Water in rivers is OK

  Water can remain in New Mexican rivers and still be "beneficial," says state Attorney General Tom Udall. Up until his decision last month, water rights could be lost unless water was diverted from a stream, and thereby put to beneficial use. Udall's ruling opens the door to marketing water rights for environmental protection, which also opens a controversial issue: Where will the water come from?

Small-scale agricultural cooperatives fear their irrigation systems, acequias, are the answer. New Mexico Acequia Association consultant John Brown says there's not enough water now for the state's 800 acequias. "If more water bypasses acequias because it is sold for instream flow," he says, "there won't be enough water to fill acequia ditches and all parciantes (farmers) would suffer."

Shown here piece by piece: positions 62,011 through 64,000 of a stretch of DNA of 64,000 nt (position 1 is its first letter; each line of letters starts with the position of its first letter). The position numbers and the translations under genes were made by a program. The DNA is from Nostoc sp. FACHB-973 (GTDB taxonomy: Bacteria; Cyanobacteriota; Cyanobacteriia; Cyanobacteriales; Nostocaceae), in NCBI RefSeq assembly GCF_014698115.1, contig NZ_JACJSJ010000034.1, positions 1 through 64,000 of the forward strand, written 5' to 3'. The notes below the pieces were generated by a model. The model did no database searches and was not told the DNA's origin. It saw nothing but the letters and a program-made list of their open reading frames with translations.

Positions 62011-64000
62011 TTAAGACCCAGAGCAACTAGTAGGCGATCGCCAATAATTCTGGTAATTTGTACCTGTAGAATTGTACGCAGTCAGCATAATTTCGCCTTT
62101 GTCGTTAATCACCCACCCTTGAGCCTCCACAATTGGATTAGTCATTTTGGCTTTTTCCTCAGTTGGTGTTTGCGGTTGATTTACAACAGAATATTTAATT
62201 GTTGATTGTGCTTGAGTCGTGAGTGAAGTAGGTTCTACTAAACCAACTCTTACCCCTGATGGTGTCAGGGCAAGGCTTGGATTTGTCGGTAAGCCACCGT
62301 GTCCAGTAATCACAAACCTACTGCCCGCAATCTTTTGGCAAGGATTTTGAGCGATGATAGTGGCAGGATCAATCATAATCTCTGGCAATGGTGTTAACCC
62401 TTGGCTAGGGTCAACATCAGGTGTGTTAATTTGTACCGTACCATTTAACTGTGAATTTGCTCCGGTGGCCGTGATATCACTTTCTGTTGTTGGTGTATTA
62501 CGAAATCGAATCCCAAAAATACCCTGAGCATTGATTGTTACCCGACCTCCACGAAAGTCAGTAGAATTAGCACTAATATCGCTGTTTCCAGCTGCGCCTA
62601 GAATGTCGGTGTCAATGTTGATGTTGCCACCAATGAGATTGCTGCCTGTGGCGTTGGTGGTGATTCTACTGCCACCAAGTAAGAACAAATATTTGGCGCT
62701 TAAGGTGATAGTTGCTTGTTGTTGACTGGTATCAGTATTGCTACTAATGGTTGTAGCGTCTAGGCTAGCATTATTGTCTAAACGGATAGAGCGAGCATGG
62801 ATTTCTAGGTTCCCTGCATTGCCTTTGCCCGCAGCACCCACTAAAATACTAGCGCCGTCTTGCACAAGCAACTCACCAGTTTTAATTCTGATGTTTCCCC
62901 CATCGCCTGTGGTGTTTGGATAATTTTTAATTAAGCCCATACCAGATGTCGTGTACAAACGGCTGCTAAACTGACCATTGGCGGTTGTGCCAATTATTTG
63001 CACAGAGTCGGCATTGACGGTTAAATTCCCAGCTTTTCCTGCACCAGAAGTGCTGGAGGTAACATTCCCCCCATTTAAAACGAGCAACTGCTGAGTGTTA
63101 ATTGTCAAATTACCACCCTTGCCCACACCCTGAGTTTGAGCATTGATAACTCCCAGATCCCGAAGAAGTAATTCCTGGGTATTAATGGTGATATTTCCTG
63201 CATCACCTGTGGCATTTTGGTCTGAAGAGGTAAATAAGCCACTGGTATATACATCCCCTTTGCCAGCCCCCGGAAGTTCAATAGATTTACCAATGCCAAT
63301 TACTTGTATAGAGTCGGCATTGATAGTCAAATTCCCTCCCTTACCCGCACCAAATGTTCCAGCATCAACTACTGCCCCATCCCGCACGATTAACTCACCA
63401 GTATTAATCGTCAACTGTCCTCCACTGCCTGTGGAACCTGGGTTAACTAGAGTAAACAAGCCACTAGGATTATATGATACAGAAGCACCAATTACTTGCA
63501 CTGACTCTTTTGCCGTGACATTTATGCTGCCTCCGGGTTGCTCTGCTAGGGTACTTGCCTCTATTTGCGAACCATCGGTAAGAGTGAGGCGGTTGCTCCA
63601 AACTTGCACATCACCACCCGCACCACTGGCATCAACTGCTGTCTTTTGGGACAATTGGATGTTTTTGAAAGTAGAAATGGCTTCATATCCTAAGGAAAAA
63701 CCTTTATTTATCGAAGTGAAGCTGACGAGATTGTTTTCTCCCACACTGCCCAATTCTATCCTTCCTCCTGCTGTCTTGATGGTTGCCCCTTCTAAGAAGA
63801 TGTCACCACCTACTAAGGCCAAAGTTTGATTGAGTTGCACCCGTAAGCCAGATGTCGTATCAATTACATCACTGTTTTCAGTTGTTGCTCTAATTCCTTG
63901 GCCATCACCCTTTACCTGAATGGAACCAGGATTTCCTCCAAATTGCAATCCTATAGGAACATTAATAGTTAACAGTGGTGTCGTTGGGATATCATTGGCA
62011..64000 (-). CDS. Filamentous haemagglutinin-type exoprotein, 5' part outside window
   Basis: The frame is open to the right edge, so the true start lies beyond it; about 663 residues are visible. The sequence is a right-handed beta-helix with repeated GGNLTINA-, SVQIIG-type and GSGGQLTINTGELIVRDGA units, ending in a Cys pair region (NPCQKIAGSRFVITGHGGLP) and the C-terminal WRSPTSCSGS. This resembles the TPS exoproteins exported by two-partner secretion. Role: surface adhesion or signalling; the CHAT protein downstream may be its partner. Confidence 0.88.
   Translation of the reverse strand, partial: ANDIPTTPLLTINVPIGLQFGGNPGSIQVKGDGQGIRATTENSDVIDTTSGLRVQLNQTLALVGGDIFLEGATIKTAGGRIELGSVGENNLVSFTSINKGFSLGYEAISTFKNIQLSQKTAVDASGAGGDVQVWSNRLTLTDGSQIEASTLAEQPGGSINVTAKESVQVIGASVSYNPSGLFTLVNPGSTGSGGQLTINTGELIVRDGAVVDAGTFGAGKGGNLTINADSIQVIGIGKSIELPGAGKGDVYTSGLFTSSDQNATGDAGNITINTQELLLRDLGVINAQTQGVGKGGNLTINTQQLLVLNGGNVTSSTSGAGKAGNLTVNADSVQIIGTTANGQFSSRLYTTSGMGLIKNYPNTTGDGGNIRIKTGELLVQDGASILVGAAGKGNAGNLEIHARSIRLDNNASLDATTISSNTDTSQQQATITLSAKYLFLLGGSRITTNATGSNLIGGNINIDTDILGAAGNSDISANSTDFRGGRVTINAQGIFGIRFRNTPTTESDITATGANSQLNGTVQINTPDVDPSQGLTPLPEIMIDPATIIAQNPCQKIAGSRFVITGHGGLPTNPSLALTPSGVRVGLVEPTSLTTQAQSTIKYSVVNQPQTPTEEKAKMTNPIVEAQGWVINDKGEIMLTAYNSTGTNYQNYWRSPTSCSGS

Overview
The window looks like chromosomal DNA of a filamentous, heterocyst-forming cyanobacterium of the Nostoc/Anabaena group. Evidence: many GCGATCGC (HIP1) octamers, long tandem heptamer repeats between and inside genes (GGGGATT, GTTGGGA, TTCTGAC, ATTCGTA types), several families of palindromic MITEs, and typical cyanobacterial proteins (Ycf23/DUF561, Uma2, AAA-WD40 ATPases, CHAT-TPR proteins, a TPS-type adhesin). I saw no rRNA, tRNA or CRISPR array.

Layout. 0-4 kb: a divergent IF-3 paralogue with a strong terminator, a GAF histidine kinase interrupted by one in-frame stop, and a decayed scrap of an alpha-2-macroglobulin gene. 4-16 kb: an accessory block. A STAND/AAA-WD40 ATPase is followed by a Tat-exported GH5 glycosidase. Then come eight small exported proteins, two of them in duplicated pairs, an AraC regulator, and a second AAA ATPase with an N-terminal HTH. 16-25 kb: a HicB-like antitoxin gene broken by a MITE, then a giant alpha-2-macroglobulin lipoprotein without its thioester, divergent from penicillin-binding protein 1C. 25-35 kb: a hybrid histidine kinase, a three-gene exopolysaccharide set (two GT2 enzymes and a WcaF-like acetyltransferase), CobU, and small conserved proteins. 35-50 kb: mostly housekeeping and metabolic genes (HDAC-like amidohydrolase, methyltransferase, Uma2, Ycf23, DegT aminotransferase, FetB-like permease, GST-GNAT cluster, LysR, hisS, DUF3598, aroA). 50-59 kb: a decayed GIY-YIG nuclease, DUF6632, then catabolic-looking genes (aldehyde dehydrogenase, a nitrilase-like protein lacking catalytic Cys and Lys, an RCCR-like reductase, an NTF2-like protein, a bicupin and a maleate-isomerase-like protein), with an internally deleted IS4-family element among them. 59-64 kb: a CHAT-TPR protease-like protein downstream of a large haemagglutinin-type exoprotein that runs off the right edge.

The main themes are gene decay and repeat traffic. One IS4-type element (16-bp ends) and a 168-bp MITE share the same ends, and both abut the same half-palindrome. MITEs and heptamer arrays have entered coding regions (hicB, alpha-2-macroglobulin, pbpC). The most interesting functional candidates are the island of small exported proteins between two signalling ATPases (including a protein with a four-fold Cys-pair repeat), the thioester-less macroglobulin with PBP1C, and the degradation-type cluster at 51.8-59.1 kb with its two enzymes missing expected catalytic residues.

Steve Harris, river-rafter and director of Rio Grande Restoration, says acequia needs and instream flow rights need not conflict, though "some acequias are convinced that environmentalists intend to steal their water." He and other conservationists are hopeful that a "water bank" can help acequias, wildlife and recreationists.

*JT Thomas

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